Thank you, numbers, for creating the perfect segue ... 1997, meet 2003. Back to back. Fantastic. Plus ... it probably says good things about Mizzou's history that neither of these two teams, both of which we look back upon in extremely fond ways, cracked even the Top 35 of this list. Mizzou's had more success than we maybe let on sometimes, and in more decades than just the 1960s.
#40: Mizzou 2009 (8-5)
Best Win: Mizzou 41, Kansas 39
Worst Loss: Baylor 40, Mizzou 32
We just lived through this one, so I don't have to summarize it much. Good: Mizzou put together a solid eight-win season when many predicted them to fall off the face of the earth after the losses of Chase Daniel, Jeremy Maclin, Chase Coffman, William Moore, Ziggy Hood, Colin Brown, etc. Bad: Mizzou struggled with injuries, rarely found themselves at full health, and lost a couple of games at least indirectly because of that (the loss of Carl Gettis and the injury to Blaine Gabbert severely wounded them against Nebraska, while the losses of Gettis and Jasper Simmons made them infinitely vulnerable to Baylor's fast receivers). Good: They were a couple of plays away from a 6-win season, but they came through in the clutch against Bowling Green and Kansas. Bad: They were a couple of plays away from a 10-win season, but they weren't able to make the plays. Good: They began the season with an unexpectedly dominant win over an Illinois team many thought was a candidate for a breakthrough year. Bad: They ended the season with an unexpectedly dismal loss to a tricky Navy team in the Texas Bowl.
Oh yeah, and good: Mizzou won 8 games with the youngest two-deep in the country, which at one point featured as many as 35 freshmen, redshirt freshmen and sophomores. Though Mizzou fans tend to harp on the negative as much as humanly possible (strangely, it appears to make us feel better), the experience the team gathered while still maintaining respectability could be key over the next two seasons.
#39: Mizzou 1997 (7-5)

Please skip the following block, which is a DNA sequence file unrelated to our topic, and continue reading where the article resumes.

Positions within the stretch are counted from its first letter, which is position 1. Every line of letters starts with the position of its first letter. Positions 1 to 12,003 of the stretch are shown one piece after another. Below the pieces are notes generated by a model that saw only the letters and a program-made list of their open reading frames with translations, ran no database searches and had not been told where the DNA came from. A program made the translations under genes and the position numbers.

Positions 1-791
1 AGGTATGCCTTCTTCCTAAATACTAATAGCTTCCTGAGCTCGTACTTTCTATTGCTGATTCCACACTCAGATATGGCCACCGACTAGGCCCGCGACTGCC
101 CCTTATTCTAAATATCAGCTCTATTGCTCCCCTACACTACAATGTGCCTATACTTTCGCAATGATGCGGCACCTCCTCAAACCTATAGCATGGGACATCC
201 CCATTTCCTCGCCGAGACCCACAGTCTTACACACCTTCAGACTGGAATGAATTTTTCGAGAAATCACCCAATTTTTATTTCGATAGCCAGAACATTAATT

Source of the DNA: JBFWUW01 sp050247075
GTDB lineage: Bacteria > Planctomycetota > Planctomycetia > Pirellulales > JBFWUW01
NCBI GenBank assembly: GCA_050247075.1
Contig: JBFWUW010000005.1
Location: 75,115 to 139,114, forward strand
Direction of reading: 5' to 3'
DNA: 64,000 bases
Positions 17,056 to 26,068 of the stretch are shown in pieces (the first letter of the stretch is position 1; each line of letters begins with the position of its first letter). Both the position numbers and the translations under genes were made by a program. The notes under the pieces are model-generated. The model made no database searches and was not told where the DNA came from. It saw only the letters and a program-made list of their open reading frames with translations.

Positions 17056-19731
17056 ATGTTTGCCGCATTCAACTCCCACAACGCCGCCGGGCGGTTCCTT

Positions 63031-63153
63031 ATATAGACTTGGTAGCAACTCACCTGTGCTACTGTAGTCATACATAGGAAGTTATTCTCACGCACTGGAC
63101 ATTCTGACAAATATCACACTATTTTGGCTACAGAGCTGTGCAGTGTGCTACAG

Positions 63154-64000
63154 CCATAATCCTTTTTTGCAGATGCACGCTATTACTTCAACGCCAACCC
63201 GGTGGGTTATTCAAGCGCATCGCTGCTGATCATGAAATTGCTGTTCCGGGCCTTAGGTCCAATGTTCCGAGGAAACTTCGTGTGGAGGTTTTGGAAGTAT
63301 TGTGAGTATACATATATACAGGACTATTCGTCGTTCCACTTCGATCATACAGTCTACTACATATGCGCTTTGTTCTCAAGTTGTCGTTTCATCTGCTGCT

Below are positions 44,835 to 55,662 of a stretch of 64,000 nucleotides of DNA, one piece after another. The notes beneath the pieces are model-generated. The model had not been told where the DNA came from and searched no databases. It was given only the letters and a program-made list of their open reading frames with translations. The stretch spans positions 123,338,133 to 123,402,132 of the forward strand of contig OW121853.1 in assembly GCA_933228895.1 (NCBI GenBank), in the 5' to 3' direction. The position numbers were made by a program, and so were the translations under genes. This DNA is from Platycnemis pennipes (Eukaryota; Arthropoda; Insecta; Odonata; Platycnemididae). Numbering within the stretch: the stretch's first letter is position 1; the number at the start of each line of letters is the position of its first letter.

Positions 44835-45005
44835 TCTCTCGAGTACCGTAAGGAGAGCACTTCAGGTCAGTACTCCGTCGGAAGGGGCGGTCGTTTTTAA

Best Win: Mizzou 38, #1 Nebraska 31 ... okay, fine, Mizzou 51, Oklahoma State 50
Worst Loss: Kansas 15, Mizzou 7
When I ponder how exactly to go about writing a book about Mizzou football history (it's still in the cards, but it's going to take a while), I wonder about word counts and page numbers. Some seasons, you can summarize in a page or less. The team had the same strengths and the same weaknesses, they beat bad teams and lost to good teams, and then the season was over. Then, there are seasons like 1997, with enough plot twists and highs and lows and unexpected turns and craziness ... that I briefly ponder writing a book about each decade. The 1997 season is one of those "inevitably high word count" seasons. There could be a chapter on the 15-7 KU loss and Corby's crisis of confidence. And a chapter on Andy Katzenmoyer's classic hit ... it was that good.
Anyway, there could be a chapter on the 41-11 loss at Kansas State, the team meetings that followed, the season reversal that occurred starting with the Homecoming win over Texas. Then a chapter on the double-OT win over Oklahoma State -- the first half surge, the second half collapse, the one-handed touchdown grab by Ricky Ross, the greatest call of all-time from Bill Teegins, and the swinging gate. And a chapter about the Colorado game (Rick Neuheisel after the game: "I had no idea they could do what they did to us.") and clinching of bowl eligibility for the first time since 1983. And about six chapters on the Flea Kicker game -- one for the pre-game hype, one for each quarter, one for the play itself, one for overtime. And a chapter on the team's recovery against Baylor. And of course one for the Holiday Bowl. And a final one for the way the level of pride found in the university and the city itself quadrupled between the beginning of October and the end of November. The 1997 team, which coincided with my freshman year at Mizzou, had a sense for the dramatic -- both the good kind and the bad kind -- and though it goes on the list in the midst of a string of 6-, 7- and 8-win teams, it stands out for that reason.
#38: Mizzou 2003 (8-5)
Best Win: Mizzou 41, Nebraska 24
Worst Loss: Kansas 35, Mizzou 14
Seriously, thanks again, numbers. You couldn't have built in a better segue than going straight from the 1997 team to the 2003 team. That is exactly how I'd have wanted it drawn up.
Another season that featured ups (Brad Smith running wild against Texas Tech and Nebraska), downs (getting romped by Kansas, struggling in basically every road game, not playing well in the Indepenence Bowl), and middles (near-losses to bad Illinois and Middle Tennessee teams before some late clutch plays), this game is remembered by Mizzou fans for one primary reason: 41-24.
#37: Mizzou 1953 (6-4)
Best Win: Mizzou 23, Nebraska 7
Worst Loss: Iowa State 13, Mizzou 6